Think about the automobile accidents that could potentially strike anytime.  Take acceleration, for example.  You might be pretty proud of your car’s pick-up.  Every time you’re at a red light that turns to green, you’re the first out of the line-up.  And then one day, you put your foot down and the car doesn’t seem to move as quickly as it normally would.  ‘A little strange,’ you think to yourself.  And then, all of a sudden, a truck that couldn’t stop in time for its red light careens across the perpendicular street in front of you.  Coincidence or G-d’s guiding hand?

For certain people, the immediate reaction would be to run to shul the next morning to bentch goymel (thanksgiving prayer).  ‘Everything okay?’ the gabbai (warden) inquires of them with consternation.  ‘Yes, thank G-d.  But yesterday, I had a near miss.  I almost died.  A second earlier and I would have died.’

Undoubtedly, it is most commendable that this person’s reaction to their near miss is to think about the role of G-d in their life.  But when you think about it, why would anyone thank G-d for almost killing them?  Wouldn’t it have been better never to have entered the near-miss situation in the first place?  Why can’t we thank Hashem for keeping us far away from any perilous situation?

Picture the scene.  You walk into shul and ask for an aliyah (call-up).  You bentch goymel.  ‘Everything okay?’ asks the gabbai.  ‘Yes, of course,’ you respond, ‘I’m thanking G-d because I drove across town yesterday and the journey was uneventful.’  ‘That’s amazing,’ replies the gabbai, ‘Not even a speed camera?’ ‘Nope,’ you reply.  ‘Well, that is quite the blessing,’ says the gabbai, ‘go for it!’

As we all know, the second scenario never happened.  So what’s the difference between the two scenarios? In the first, the ‘near-miss,’ G-d revealed His hand.  You felt that Hashem played an active role in your life.  And you felt inspired to thank Him.  But the second scenario demonstrates that in reality, G-d protects us countless times during the day.

The purpose of the first scenario, where G-d revealed His providence, is to remind you that G-d is protecting you miraculously day-in, day-out.  If you view it as a once-off, then the Divine revelation was wasted on you.  However, if you are inspired by the event to develop a greater awareness and appreciation for the role G-d plays in your life, then the revelation was effective.  If you feel the need to bentch goymel, then go ahead, bentch goymel.  But it shouldn’t end there.  It should be the start of a deeper relationship with the Almighty that should permeate every aspect of your life, from your daily davening to your faith and trust in Heaven throughout the day.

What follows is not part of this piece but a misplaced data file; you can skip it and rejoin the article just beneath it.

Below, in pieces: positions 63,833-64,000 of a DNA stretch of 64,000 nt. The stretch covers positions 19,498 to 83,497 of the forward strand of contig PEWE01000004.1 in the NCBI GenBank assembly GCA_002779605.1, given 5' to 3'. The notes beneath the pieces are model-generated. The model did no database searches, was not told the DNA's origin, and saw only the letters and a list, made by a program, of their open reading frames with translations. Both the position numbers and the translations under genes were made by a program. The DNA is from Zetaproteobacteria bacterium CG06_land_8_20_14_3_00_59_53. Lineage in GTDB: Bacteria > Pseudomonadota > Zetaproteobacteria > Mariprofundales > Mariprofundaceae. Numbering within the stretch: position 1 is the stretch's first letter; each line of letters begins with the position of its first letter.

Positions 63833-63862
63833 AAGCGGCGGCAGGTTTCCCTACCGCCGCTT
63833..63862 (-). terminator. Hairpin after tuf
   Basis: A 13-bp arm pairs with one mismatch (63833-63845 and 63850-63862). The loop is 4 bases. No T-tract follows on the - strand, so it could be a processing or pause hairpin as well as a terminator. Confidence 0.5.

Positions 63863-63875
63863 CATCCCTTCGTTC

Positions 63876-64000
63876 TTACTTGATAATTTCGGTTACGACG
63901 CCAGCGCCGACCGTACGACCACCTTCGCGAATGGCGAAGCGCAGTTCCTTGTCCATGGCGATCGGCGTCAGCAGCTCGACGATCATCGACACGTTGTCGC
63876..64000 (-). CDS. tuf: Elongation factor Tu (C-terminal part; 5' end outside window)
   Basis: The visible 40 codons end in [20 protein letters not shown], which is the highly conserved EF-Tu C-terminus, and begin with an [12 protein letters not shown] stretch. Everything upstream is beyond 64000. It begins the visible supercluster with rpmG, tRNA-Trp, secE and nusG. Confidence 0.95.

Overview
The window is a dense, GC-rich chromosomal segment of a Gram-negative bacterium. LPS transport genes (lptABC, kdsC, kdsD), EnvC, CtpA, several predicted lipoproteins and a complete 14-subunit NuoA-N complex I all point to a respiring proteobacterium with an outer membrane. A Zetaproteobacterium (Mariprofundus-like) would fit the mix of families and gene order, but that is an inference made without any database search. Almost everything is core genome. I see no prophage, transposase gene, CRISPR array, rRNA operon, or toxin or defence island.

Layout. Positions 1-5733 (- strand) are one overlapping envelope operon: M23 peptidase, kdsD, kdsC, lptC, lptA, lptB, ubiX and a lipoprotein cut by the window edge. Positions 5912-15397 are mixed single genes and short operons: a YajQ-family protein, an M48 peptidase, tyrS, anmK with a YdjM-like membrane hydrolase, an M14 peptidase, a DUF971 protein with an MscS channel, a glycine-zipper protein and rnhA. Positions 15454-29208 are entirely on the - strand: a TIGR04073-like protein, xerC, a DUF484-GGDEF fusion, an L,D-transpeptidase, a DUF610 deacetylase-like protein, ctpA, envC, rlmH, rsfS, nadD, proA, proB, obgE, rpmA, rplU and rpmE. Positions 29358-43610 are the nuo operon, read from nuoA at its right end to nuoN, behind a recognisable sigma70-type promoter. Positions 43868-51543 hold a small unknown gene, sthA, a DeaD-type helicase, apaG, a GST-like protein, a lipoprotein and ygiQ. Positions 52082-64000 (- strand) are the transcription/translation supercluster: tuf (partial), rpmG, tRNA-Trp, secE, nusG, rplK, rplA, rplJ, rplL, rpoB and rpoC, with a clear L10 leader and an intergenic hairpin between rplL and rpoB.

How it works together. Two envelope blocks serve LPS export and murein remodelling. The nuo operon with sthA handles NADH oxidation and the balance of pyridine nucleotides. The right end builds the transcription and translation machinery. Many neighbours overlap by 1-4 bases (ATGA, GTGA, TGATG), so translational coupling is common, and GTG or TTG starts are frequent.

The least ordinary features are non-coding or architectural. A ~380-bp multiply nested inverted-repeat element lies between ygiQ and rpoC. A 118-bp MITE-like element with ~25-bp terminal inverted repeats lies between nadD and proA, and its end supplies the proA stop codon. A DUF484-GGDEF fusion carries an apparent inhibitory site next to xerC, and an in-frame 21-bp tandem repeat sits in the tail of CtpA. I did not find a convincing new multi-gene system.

Let’s return to the subject of the two Divine interventions that occurred in Arnon.  Intervention number two was the Pre-emptive strike.  Think about the leprosy that Es and Haiv received.  When they were stricken, they were devastated.  But if they’d realized why G-d sent them outside the camp, they would have rejoiced.  Here was their opportunity to get a mention in the Torah!  If you knew that the Torah would record your name in the text, would you not agree to a little leprosy?  At the time, it seemed unfair.  And yet, the whole process was a preparation by G-d so that they would be in the right place at the right time to fulfil their destiny.

Sometimes life seems to be unfair.  And you wonder why G-d let something adverse happen to you.  But then you continue along life’s path only to find out, sometime later, that what you thought was unfair was the precursor to the miracle in your life.  This phenomenon is the opposite of a near-miss.  It’s a pre-emptive strike.  The problem hits you out of the blue, and only later do you appreciate why you were struck.

Maybe you were laid off from work.  It hurt.  You didn’t deserve it.  But then the golden handshake enabled you to start your dream business.  That was G-d’s plan for you.  But the only way He could get you there was to strike you with the unemployment leprosy.

Or maybe it’s a medical scare.  A number of years ago, one of our shul members found himself in terrible pain.  He goes to the emergency room and they tell him he’s passing a small gallstone.  He has the choice: either go home and let it pass or admit himself into the hospital to be monitored.  He chooses the latter.  Once inside, they carry out a number of tests on him.  Shockingly, they discover Stage 1 cancer.  The good news, however, is that they are able to treat it immediately and he is cured.

Baruch Hashem, the cancer has never returned.  Now, at the time when he was feeling the awful pain, he wasn’t a happy man.  But then when he finally understood why Heaven had sent him to hospital, His gratitude to the Almighty knew no bounds.  Had he not experienced the pain of the gallstone, he would never had taken the medical tests.  G-d sent him a pre-emptive strike, in order to lead him to the fortunate outcome.  G-d struck Es and Haiv with leprosy, in order to make them national heroes.

Near misses are nice, but they’re not necessarily noteworthy.  The real situations in life that demand our intense appreciation of G-d’s lovingkindness are the oblivious strikes and the pre-emptive strikes.  May you constantly thank G-d for all the miracles He performs in your life, especially those you have no idea about!

About the Author
Rabbi of Hampstead Garden Suburb Synagogue, London, UK.